It is said that Lady Catherine ‘likes to have the distinction of rank preserved’. Through this quote we can see how Austin was trying to demonstrate the prejudice of society and how the social classes were divided, which is exactly what Bronze did with Miss Ingram. As the novel progresses it becomes clear that not only does Cane’s social standing cause her to be an outsider at Threefold Hall, but it becomes an issue in terms of romance. As her relationship with Rochester develops Jane says, “l have something in y brain and heart… That assimilates me mentally to him…
I must, then, repeat continually that we are for ever sundered: and yet I must love him”. At this point it becomes clear to a reader that Jane has fallen for Rochester but that, in doing so, has come to the conclusion that they must be for ever sundered [parted]’ due to her social representation. Her lack of wealth denotes that she is unfit to marry Rochester. Resultantly, Jane convinces herself that her feelings, however strong, must be pushed aside. Likewise, in ‘Pride and Prejudice’ Jane Austin demonstrates how the difference of lath between Diary and Elizabeth presents impediments in their relationship. Gradation – of [her family] obstacles’, validating the same theory that Bronze was putting forth with Cane’s insecure beliefs: that one’s position in the social order influenced whether or not one was suitable for marriage. In spite of the complications presented to their protagonists and their love lives, both Bronze and Austin eventually gave their characters a happy ending, though the means through which they achieved them differed greatly. In ‘Pride and Prejudice’, Mr. Diary proposes to Elizabeth not once but twice, despite the vast difference twine their social standings which does not change throughout the novel.
The same cannot be said for ‘Jane Rye’ where Bronze does not supply Jane her happy ending so simply. Initially, upon his first proposal, Mr. Rochester says to Jane, “my equal is here… Will you marry me? ” and, though he says that they are ‘equal’, he means on a level of emotion, character and intellect. Jane is still considered low-class at this point in the novel and is therefore not Mr. Rochester’s equal: ultimately, when this engagement fails and Jane leaves, this is a reflection on their inequality and the inability for a cross-ranking relationship to work.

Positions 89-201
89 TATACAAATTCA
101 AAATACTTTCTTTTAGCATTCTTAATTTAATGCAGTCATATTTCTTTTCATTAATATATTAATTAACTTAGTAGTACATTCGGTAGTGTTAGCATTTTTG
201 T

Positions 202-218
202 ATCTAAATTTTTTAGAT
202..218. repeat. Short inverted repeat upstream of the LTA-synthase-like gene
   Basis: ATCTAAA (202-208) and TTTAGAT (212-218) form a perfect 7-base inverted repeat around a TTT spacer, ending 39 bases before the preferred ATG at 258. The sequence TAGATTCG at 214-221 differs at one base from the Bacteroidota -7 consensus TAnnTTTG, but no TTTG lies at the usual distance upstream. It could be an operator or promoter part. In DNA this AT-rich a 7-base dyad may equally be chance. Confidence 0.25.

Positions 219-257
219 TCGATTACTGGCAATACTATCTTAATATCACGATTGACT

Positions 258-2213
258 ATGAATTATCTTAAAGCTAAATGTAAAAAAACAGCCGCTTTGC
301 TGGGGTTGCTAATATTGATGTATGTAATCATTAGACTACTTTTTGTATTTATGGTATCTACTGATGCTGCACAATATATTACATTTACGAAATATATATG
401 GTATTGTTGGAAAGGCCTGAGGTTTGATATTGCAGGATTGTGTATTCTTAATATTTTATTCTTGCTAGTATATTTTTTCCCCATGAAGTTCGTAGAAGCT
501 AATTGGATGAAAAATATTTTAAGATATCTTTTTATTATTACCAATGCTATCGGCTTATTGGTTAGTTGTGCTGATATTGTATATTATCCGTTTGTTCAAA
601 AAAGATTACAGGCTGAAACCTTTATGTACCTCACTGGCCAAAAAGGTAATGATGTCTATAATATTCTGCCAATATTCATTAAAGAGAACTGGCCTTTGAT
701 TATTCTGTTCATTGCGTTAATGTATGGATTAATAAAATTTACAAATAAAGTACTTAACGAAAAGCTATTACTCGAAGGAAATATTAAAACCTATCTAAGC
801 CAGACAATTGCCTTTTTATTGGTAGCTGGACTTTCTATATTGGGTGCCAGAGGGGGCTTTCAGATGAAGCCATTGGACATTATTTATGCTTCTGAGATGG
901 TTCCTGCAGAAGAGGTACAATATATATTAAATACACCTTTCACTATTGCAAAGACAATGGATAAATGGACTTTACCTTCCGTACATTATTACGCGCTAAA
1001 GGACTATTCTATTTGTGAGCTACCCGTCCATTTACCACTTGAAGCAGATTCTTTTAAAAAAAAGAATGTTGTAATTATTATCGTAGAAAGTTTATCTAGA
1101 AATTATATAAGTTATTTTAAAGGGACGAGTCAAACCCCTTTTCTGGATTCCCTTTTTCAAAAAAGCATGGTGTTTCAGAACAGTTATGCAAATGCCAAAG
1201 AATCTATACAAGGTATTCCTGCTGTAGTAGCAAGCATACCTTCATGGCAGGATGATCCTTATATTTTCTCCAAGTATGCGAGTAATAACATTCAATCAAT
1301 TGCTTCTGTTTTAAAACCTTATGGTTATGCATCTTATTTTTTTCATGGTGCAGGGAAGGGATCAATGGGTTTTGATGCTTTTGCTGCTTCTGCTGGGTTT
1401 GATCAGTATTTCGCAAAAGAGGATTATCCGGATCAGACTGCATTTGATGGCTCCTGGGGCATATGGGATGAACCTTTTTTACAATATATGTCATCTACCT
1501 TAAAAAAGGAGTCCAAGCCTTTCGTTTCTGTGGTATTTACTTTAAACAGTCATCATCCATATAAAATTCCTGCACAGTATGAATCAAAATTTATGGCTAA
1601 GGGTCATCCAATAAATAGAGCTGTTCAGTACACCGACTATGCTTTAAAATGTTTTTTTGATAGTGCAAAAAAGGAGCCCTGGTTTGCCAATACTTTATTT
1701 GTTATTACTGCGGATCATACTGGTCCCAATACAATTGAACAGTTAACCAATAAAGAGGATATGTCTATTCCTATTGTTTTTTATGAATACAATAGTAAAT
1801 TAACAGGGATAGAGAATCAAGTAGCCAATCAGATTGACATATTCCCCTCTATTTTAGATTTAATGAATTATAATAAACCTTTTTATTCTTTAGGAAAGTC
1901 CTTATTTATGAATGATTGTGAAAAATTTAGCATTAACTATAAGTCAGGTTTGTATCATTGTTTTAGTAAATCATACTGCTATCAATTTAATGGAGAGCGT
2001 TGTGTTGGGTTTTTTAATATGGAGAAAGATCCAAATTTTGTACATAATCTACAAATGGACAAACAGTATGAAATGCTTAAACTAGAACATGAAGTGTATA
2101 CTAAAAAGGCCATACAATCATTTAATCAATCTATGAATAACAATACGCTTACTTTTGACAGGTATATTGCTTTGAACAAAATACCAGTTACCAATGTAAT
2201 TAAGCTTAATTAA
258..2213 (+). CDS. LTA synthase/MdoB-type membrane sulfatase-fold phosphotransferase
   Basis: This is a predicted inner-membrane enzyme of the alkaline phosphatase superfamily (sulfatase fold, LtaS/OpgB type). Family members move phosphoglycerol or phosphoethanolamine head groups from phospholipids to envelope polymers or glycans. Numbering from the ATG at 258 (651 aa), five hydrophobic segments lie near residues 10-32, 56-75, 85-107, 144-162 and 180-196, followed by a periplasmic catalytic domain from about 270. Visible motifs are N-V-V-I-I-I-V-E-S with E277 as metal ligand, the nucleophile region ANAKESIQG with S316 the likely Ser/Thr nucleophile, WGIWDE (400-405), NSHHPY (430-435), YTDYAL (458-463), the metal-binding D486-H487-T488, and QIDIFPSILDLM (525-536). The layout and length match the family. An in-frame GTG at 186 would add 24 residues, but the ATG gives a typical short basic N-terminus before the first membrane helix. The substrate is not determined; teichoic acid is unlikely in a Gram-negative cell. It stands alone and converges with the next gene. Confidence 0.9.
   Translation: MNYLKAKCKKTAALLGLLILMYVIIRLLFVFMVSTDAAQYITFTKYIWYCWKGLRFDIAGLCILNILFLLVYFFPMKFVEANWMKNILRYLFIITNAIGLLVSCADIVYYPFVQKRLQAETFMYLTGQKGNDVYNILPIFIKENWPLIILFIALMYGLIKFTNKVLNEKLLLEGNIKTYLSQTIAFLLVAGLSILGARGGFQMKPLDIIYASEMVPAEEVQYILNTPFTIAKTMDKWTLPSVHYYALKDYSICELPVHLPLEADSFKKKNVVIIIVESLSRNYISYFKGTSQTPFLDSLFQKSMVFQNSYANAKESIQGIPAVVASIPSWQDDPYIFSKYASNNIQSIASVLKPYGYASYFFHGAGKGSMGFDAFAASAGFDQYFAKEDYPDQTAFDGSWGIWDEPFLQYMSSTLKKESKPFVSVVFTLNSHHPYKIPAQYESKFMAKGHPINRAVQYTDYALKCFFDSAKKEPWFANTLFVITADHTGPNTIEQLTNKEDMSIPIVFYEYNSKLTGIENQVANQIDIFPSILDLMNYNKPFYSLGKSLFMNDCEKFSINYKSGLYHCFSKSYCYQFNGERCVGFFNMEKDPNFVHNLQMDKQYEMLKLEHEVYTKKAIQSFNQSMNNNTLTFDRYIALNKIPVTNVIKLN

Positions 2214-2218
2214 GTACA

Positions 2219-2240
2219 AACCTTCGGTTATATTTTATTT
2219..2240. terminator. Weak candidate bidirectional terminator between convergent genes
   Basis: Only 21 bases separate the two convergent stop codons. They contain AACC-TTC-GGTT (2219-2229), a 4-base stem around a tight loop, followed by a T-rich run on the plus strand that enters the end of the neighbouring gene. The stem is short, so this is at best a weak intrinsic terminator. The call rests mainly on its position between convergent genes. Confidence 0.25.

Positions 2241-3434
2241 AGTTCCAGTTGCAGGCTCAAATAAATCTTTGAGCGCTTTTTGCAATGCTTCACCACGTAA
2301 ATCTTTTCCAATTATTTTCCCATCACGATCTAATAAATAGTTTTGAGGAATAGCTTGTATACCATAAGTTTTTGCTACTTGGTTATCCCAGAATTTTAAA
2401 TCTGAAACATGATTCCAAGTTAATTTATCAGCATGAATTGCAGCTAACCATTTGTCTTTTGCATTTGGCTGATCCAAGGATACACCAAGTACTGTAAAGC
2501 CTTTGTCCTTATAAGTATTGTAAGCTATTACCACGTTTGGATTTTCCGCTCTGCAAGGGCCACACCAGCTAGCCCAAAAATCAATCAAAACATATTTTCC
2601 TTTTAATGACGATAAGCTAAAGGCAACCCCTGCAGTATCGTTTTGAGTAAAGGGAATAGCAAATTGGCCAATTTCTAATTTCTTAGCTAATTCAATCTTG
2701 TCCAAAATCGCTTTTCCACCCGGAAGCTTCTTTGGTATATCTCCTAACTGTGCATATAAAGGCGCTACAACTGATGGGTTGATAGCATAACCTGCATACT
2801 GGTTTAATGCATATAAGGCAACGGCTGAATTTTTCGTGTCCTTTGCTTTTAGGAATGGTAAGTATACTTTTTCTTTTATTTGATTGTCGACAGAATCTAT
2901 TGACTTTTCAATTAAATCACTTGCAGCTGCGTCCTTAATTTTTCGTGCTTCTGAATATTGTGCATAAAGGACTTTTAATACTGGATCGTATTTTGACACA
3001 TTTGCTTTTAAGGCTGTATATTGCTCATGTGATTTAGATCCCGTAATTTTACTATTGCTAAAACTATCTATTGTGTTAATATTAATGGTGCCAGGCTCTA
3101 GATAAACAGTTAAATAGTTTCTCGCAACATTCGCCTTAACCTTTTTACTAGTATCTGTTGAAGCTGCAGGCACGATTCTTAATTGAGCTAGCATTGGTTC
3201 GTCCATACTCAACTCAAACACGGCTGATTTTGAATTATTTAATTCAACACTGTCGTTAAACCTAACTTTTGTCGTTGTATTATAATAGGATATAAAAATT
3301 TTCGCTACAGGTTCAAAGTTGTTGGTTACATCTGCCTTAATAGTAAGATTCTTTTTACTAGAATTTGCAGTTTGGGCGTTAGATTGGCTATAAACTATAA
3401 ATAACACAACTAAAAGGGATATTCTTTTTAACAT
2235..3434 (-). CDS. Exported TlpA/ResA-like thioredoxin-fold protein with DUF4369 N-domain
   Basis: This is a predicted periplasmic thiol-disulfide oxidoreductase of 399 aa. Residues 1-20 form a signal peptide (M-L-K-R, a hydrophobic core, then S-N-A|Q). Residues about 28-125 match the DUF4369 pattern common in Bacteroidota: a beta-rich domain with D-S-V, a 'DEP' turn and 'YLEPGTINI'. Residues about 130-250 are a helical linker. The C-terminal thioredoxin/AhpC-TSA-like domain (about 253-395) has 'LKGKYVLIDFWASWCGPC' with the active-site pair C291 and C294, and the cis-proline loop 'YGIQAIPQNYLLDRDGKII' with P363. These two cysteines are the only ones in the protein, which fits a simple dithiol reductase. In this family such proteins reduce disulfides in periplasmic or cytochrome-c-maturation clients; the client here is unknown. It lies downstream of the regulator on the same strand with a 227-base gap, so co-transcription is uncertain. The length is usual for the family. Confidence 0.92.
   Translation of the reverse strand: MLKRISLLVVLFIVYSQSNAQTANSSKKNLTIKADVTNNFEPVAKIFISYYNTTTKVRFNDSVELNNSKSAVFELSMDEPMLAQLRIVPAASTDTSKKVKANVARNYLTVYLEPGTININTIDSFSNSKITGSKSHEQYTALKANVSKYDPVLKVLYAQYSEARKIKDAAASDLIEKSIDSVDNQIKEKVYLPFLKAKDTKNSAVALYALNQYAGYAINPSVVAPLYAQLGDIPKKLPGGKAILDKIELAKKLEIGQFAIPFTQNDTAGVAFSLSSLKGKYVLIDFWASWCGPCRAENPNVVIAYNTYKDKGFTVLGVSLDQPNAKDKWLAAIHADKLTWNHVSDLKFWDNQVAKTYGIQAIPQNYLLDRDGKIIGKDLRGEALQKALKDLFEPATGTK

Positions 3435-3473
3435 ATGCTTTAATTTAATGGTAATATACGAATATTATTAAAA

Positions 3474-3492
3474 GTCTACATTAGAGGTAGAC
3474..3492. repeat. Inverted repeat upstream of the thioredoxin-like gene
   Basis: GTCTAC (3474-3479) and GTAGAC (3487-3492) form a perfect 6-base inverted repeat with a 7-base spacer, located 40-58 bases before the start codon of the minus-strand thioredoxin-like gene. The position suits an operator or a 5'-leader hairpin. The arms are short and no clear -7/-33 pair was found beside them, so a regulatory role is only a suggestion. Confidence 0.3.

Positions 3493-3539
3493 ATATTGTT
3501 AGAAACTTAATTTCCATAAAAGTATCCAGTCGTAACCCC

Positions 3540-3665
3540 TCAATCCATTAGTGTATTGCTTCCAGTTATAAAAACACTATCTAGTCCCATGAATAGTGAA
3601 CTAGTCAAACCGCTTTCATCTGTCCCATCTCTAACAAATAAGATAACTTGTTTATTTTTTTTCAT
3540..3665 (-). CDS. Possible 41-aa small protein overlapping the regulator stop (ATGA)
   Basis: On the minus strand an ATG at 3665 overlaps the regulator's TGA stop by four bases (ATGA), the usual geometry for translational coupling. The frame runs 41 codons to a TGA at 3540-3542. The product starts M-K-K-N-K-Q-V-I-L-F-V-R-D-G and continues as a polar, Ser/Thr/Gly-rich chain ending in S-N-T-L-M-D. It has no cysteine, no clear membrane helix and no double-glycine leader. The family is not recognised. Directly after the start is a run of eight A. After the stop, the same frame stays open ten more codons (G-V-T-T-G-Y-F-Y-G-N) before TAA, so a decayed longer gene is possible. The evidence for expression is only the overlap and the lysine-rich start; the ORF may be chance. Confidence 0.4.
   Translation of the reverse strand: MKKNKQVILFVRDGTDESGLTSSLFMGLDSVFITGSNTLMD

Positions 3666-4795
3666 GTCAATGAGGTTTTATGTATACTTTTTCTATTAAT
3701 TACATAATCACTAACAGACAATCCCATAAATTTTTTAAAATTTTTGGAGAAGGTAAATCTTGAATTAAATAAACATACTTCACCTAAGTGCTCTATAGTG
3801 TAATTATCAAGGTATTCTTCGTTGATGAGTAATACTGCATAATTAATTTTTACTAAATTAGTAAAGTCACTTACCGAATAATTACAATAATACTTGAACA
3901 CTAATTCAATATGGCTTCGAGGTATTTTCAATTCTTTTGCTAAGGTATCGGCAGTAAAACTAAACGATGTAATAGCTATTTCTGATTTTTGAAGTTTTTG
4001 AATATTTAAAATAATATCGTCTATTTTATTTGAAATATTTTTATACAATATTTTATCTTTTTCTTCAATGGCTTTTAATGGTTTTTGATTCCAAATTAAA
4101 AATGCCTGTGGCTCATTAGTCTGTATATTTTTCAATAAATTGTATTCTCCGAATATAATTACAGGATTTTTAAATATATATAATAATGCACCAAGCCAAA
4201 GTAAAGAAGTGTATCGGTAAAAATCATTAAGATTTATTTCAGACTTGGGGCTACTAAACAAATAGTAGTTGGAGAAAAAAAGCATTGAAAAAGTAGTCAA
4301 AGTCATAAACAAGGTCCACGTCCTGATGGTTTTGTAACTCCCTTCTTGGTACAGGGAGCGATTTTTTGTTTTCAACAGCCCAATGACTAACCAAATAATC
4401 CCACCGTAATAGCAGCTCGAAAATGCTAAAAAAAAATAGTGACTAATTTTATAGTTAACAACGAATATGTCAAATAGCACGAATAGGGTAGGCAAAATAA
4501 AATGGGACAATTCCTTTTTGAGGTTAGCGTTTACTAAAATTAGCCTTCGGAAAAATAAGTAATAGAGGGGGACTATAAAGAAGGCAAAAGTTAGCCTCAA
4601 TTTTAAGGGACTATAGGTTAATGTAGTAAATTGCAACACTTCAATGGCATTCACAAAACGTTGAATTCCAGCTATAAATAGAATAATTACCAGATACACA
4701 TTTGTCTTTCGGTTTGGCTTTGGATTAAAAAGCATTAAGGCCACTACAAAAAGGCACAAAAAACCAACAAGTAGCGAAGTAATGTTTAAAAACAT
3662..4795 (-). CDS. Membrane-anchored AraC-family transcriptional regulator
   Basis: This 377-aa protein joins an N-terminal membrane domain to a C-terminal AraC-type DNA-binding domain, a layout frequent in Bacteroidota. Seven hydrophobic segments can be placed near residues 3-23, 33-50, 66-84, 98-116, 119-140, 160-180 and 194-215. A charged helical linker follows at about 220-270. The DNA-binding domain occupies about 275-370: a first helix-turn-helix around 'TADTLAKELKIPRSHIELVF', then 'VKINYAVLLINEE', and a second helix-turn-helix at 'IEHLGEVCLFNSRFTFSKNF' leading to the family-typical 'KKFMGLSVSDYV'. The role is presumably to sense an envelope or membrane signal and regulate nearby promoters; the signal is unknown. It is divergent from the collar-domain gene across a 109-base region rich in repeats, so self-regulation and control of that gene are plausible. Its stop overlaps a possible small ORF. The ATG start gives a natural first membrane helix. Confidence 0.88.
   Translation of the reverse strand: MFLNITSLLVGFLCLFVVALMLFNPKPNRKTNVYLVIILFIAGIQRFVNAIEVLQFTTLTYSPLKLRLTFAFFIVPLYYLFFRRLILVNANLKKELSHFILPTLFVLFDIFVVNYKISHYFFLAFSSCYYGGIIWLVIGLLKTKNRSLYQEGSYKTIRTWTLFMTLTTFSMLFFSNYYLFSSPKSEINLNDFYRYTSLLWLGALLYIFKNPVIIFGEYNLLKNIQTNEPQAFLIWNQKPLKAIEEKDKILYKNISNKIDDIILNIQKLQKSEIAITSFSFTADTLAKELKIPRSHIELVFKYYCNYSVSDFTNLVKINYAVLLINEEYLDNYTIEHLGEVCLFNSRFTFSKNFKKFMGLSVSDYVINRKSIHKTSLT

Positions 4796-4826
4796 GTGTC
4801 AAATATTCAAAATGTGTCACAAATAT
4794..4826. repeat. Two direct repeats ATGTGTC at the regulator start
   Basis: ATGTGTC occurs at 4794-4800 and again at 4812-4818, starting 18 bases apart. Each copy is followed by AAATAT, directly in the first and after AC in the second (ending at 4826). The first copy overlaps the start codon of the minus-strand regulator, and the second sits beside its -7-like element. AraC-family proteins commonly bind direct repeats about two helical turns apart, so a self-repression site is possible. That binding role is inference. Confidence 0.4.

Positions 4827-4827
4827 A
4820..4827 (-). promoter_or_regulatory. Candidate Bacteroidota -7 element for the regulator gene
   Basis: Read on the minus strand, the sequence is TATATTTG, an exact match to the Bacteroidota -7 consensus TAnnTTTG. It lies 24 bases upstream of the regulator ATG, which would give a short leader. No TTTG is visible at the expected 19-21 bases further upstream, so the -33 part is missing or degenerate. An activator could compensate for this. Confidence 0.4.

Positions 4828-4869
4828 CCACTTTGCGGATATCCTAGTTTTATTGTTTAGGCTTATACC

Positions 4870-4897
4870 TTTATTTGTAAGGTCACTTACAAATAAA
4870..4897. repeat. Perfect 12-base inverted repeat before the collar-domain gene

Bronze’s reluctance to have Jane and Rochester marry during this period of the novel is not only a reflection of her literary direction, but a reflection of the society in which she was writing. It would not have been deemed prudent to publish a novel where a low-ranking woman married a higher-ranking man with all of the complications associated with Jane and Rochester, therefore allowing the two characters to become more evenly ranked would have provided Bronze with better reviews and less backlash from the Victorian public.
Jane finally returns to marry the man she loves when she has inherited money from her uncle’s will, automatically making her wealthier and therefore of a more esteemed rank. Upon meeting him again Jane sees that Rochester is no longer the upper-class man she once knew, for his injuries in the fire have left him blind. When addressing the audience, Jane says, “Reader, I married him. “, an example of how Bronze demonstrates Cane’s superiority over Rochester at this point in the novel. By stating that she married him, it is implied that Jane now holds the power in the relationship and therefore the dominance.
Bronze only allows this happy ending when it is clear to the reader that Jane is no longer Rochester’s inferior, but rather that he may even be inferior to her. All is not left this way, however. Bronze eventually writes that Rochester regains a degree of his sight, repairing the imbalance between their ranks. The novel ends with the image of Jane and Edward Rochester living contently with their children, moderately wealthy and happy with their lives. What has Bronze demonstrated about social class in ‘Jane Rye’ and how, precisely, is that reflected with the reading or ‘Pride and Prejudice’?
She exhibits the hardships of a Victorian woman climbing her way through rank, having to suffer at the hand of prejudice and lose love due to social bigotry. What Austin illuminates alongside this is the way that the same form of social ignorance existed in the Regency period and that two individuals can perhaps overcome these hurdles if their love is strong enough and they so wish to do so. More realistically, Bronze ultimately shows that social class is a hurdle that cannot be overstepped without criticism but that, in the name of love, patience is a clear virtue.